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Relating Ground Water and Sediment Chemistry to Microbial Characterization at a BTEX-Contaminated Site

  • S. M. Pfiffner
  • A. V. Palumbo
  • T. Gibson
  • D. B. Ringelberg
  • J. F. McCarthy
Chapter
Part of the Applied Biochemistry and Biotechnology book series (ABAB, volume 63-65)

Abstract

The National Center for Manufacturing Science is investigating bioremediation of petroleum hydrocarbon at a site near Belleville, MI. As part of this study, we examined the microbial communities to help elucidate biodegradative processes currently active at the site. We observed high densities of aerobic hydrocarbon degraders and denitrifiers in the less-contaminated sediments. Low densities of iron and sulfate reducers were measured in the same sediments. In contrast, the highly contaminated sediments showed low densities of aerobic hydrocarbon degraders and denitrifiers, and high densities of iron and sulfate reducers. Methanogens were also found in these highly contaminated sediments. These contaminated sediments also showed a higher biomass, by the phospholipid fatty acids, and greater ratios of phospholipid fatty acids, which indicate stress within the microbial community. Aquifer chemistry analyses indicated that the highly contaminated area was more reduced and had lower sulfate than the less-contaminated area. These conditions suggest that the subsurface environment at the highly contaminated area had progressed into sulfate reduction and methanogenesis. The less-contaminated area, although less reduced, also appeared to be progressing into primarily iron- and sulfate-reducing microbial communities. The proposed treatment to stimulate bioremediation includes addition of oxygen and nitrate to the subsurface. Ground water chemistry and microbial analyses revealed significant differences that resulted from the injection of dissolved oxygen and nitrate. These differences included an increase in Eh, small decrease in pH, and large decreases in BTEX, dissolved iron, and sulfate concentrations at the injection well. Injected nitrate was rapidly utilized by the subsurface microbial communities, and significant nitrite amounts were observed in the injection well and in nearby down-gradient observation wells. Microbial and molecular analyses indicated an increase in denitrifying bacteria after nitrate injection. The activity and population of denitrifying bacteria were significantly increased at the injection well relative to a down-gradient well for as long as 2 mo after the nitrate injection ended.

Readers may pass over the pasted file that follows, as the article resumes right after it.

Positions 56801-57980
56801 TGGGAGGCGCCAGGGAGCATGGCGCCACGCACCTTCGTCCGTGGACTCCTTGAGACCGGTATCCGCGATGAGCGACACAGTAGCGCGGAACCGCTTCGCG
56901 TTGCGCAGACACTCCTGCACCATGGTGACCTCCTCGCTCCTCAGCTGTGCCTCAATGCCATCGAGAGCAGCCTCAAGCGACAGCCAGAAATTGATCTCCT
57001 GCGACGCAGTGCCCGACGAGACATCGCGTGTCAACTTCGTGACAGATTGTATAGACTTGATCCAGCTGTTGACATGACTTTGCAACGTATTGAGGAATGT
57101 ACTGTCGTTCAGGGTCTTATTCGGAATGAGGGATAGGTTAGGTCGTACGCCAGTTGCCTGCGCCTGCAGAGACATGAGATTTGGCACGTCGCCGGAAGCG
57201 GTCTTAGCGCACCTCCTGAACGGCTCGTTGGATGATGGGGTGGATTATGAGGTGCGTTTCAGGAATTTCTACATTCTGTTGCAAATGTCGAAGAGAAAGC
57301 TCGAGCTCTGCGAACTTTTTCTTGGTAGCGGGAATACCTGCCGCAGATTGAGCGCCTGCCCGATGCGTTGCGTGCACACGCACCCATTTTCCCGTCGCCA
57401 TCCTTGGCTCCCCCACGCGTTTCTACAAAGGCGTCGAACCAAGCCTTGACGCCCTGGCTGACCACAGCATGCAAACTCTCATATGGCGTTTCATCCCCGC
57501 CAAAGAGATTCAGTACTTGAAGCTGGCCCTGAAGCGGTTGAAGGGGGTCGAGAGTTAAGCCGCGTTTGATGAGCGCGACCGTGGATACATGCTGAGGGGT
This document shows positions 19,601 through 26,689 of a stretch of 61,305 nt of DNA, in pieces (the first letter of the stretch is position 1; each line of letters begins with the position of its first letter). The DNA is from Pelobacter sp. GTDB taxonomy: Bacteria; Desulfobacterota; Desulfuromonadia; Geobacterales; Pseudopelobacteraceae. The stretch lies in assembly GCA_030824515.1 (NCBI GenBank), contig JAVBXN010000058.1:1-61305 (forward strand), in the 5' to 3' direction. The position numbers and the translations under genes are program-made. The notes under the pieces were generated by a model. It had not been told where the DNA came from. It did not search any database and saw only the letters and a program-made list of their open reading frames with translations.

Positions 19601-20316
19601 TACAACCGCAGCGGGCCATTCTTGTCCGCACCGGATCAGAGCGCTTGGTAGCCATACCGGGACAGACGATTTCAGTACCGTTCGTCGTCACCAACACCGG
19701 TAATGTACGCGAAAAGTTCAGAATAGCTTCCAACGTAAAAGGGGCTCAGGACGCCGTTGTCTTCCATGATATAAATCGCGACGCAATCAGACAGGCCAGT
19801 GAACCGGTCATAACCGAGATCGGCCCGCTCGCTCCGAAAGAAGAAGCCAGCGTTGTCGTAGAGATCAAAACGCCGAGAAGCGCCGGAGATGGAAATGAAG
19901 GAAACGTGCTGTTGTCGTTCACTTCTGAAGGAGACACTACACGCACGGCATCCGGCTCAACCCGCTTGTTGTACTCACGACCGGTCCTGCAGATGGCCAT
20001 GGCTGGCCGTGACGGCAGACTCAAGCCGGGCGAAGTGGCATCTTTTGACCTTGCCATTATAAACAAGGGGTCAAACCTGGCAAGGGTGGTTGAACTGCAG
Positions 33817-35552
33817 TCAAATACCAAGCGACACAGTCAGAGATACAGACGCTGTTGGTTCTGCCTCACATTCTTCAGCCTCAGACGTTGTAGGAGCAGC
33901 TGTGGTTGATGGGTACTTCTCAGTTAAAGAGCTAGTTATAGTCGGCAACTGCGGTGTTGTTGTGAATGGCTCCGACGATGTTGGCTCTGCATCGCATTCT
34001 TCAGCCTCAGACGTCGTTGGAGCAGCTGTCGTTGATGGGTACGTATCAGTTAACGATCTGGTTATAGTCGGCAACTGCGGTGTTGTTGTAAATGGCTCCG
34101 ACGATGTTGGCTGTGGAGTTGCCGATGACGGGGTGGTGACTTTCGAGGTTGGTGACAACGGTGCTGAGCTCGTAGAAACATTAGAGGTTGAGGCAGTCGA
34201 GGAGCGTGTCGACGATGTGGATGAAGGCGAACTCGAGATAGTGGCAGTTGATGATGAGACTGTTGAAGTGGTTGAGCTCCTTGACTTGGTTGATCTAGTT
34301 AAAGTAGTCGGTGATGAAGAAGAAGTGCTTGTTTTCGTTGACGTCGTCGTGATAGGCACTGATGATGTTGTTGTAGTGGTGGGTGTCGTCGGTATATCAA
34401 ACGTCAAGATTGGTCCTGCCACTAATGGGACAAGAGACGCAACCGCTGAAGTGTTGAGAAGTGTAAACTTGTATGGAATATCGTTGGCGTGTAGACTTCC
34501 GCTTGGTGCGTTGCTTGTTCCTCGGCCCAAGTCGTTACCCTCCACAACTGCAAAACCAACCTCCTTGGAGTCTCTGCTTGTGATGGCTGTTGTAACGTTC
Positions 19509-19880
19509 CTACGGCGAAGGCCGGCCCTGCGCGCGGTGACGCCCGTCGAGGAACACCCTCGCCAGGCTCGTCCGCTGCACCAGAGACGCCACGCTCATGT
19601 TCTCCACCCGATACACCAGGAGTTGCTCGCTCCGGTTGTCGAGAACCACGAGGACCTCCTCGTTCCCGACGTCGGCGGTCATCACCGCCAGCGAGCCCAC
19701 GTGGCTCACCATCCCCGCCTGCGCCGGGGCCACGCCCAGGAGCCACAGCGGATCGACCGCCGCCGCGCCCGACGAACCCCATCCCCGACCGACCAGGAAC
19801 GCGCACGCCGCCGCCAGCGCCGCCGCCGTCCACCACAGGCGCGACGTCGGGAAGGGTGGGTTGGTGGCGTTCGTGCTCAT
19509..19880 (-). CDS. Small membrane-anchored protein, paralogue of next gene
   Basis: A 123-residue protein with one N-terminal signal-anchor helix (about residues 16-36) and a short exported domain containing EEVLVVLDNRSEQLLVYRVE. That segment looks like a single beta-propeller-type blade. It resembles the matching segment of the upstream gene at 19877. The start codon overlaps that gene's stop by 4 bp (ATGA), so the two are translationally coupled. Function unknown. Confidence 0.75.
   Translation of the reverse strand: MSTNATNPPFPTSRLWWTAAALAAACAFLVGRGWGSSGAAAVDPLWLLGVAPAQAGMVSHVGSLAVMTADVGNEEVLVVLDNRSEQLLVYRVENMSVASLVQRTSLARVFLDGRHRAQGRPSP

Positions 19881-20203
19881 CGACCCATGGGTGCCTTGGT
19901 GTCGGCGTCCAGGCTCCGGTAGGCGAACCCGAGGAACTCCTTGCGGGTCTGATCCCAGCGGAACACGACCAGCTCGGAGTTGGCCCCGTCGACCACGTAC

Index Entries

Microbial characterization BTEX or petroleum hydrocarbon bioremediation subsurface ground water oxygen injection nitrate injection 

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Copyright information

© Humana Press Inc. 1997

Authors and Affiliations

  • S. M. Pfiffner
    • 1
  • A. V. Palumbo
    • 1
  • T. Gibson
    • 2
  • D. B. Ringelberg
    • 3
  • J. F. McCarthy
    • 1
  1. 1.Environmental Sciences DivisionOak Ridge National LaboratoryOak RidgeUSA
  2. 2.General Motors Research and Development CenterWarrenUSA
  3. 3.Center for Environmental BiotechnologyThe University of TennesseeKnoxvilleUSA

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